Option Investor
Index Wrap


Printer friendly version

THE BOTTOM LINE: That's what is looked like this past week, a nominal or 'normal' consolidation, after a sharp run up the week before. Maybe this begs the question of what such a normal consolidation looks like. Just a mild or shallow pullback; one that holds above near support areas and doesn't retracement much of the prior upswing.

A sideways to lower trend is also common after the RSI and other such measures of momentum and which also attempt to define 'overbought/oversold' areas, nears or reaches an extreme. If the rally has more to go, pullbacks will be more sideways in nature (a 'time' correction) rather than being a deeper retracement of the prior price swing.

Look for the rally to continue at some point and the time frame looks within days (not weeks), provided key support levels described below are not pierced. There's always a caveat in all these things with the market. Otherwise it would be too easy to make money trading! We wouldn't want it to be too easy, although you can imagine it is on the Street of Dreams.

This regular Wednesday column allows me to talk about trading and technical analysis ideas relevant to current or recent market action, serving as a companion piece to this (weekend) Index Trader outlook.

In my most recent Trader's Corner (8/23/06) article I responded to an OI Subscriber who asked me to write about measuring Market 'sentiment', such as known through the various investor and trader surveys and through use of more 'objective' option volume studies like the put to call daily volume ratios. I'll write this coming Wednesday on using and interpreting the Point and Figure (P&F) method of charting.

I wrote my last column on the run in travel mode and haste does make some waste, like saying SPX closed that day at 1280, versus 1293. Well the 21-day moving average does sort of leap out in color on my chart!

To read or review this article, check your 8/23 OI Daily (e-mailed) market letter, or click here for the web page its on.

Closing index prices, as well as the recap of market influences such as earnings, company news, government reports and activities, are covered in the Option Investor 'Market Wrap' section.


I've left the retracement level markings on my daily chart of the S&P 500 (SPX), as well as the outline of of the Head and Shoulders (H&S) bottom that was traced out with the 'minimum' upside target to1335 implied by this pattern. There is nothing in this past week's price action that suggests that the SPX (and OEX) H&S upside targets couldn't be seen in a next rally phase.

The key or pivotal technical level on the upside is the prior 1327 high. If prices keep retreating from the recent 1302 Closing high to date for the current move, the chart would have a bearish pattern in the lower rally or (up) swing highs. At best, SPX then settles into an approximate trading range. A rally to the prior top that stopped there, results in a double top and which would suggest a good put opportunity.

I continue to see 1290, the 66% retracement of the prior decline and support at last week's low as the near support to watch, especially on a closing basis. Below the 1290, the 21-day moving average, now at 1282, is a key support. A close below 1282 and not reversed the next day, would be bearish. 1260, at the prior downswing low, is the most key technical area to watch on the downside; if pierced, the near to immediate term trend reverses to down. Otherwise, the trend technically remains up.

Below on the Head and Shoulder's pattern is from last week and may be of interest for another read or as a noteworthy chart aspect if you didn't see it in my last Index Trader:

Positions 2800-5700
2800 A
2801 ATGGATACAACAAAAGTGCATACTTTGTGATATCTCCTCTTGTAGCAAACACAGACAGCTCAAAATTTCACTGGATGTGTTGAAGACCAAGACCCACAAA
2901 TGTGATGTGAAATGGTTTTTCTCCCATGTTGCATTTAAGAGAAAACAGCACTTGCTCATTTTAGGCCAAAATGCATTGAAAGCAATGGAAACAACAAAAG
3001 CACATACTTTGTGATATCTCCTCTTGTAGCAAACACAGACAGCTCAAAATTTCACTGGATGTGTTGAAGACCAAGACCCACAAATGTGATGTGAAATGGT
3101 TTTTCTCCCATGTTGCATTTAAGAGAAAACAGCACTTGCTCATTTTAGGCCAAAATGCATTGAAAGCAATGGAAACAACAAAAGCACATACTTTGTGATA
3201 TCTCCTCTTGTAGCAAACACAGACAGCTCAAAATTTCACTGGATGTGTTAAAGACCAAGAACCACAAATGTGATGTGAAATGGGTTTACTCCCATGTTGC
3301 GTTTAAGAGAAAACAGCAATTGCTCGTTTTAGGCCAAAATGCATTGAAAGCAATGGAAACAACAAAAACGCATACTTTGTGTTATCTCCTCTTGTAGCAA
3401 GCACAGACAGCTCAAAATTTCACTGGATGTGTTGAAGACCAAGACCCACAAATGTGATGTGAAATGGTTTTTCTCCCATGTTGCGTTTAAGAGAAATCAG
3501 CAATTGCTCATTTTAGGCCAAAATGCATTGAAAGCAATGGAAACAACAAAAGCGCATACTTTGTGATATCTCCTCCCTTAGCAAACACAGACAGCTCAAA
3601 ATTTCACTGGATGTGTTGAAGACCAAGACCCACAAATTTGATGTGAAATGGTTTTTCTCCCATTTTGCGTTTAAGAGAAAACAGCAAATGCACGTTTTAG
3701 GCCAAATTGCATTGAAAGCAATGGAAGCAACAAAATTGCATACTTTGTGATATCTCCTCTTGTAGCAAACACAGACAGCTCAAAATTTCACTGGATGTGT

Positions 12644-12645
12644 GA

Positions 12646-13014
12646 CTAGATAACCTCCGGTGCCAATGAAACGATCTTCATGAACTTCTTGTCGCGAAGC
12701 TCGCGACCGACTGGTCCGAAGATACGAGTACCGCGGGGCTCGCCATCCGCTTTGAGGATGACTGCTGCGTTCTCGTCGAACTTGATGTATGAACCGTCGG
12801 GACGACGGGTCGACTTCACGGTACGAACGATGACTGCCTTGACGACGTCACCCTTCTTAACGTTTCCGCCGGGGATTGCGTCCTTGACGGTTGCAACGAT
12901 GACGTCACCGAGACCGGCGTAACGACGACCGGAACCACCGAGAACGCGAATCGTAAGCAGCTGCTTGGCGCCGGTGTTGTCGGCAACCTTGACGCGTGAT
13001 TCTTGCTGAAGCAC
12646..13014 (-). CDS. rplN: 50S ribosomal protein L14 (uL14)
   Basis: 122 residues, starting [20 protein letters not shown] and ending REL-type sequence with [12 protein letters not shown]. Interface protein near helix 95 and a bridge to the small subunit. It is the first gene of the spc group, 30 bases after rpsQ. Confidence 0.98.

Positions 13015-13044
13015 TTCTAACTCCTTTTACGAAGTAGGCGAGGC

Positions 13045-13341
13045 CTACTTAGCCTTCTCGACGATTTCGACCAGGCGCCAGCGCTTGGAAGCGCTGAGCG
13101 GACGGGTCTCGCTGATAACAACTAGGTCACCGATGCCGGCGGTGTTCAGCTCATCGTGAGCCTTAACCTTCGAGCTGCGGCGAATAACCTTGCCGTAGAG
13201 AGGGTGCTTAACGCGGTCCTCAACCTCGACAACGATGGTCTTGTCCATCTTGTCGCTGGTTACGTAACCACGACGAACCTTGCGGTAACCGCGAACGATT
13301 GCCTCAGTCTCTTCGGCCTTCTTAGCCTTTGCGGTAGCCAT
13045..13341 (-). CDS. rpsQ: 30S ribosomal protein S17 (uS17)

"Sometimes of course the target suggested by a Head and Shoulder's pattern is not achieved and is a "pattern 'failure'" or move contrary to the trend outlook implied by such a chart pattern. However, in one study of this pattern in many different stocks and markets and over a prolonged period of time by Tom Bulkowski (The Encyclopedia of Chart Patterns), the implied objective had a failure rate of just 5%, assuming that the pattern was correctly identified.

Identifying the H&S bottom:
With H&S bottoms and tops, there is always 3 highs or 3 lows involved. With the H&S bottom, there's a first low (the left 'shoulder'), followed by a rally, followed by a rally failure leading to a LOWER low (the 'Head'), sometimes on a pick up in volume as discouraged bulls exit. Another rally then develops, but this rally doesn't get to a higher high than before typically, and prices then fall again to the next, but higher relative low (the 'left shoulder') than the Head. Here is also a period where an equal or nearly equal ratio(s) may be seen in equities put volume relative to call volume; e.g., a 1 to 1 (or near to) this ratio, where daily option put volume nearly equals that day's total equities call volume and suggests an extreme in the level of trader and investor bearishness.

The measuring implication of an H&S Bottom:
Compute the formation height by subtracting the value of the lowest low reached in the 'head' from the 'neckline, measured vertically. [The neckline is a trendline connecting the highest high after the first low (Left Shoulder: LS), to the highs reached after the next low (the Head: H).] Add the difference to the point where prices pierce the neckline. The result is the target price to which prices may reach or rise to, at a minimum.

Sometimes the most accurate way to draw the neckline, as with other trendlines, will be the one connecting the greatest number of highs, so the neckline might cut through a high or two as in the above example. Also, after a Close ABOVE the neckline, a later pullback to the neckline sometimes happens as seen above. When the neckline then acts as support and the rally resumes and accelerates, this is a further good indication that the pattern that has been traced out was indeed a Head & Shoulder's bottom.

This explanation will also serve as an explanation for measuring a 'minimum' price target for the H&S bottom seen in the S&P 100."


The S&P 100 (OEX) is maintaining a bullish pattern with its mostly sideways trend of last week, which has to be seen so far as a consolidation of the prior steep run up; i.e., continuation patterns consolidate the prior trend so to speak and are the opposite of reversal patterns like double tops or bottoms.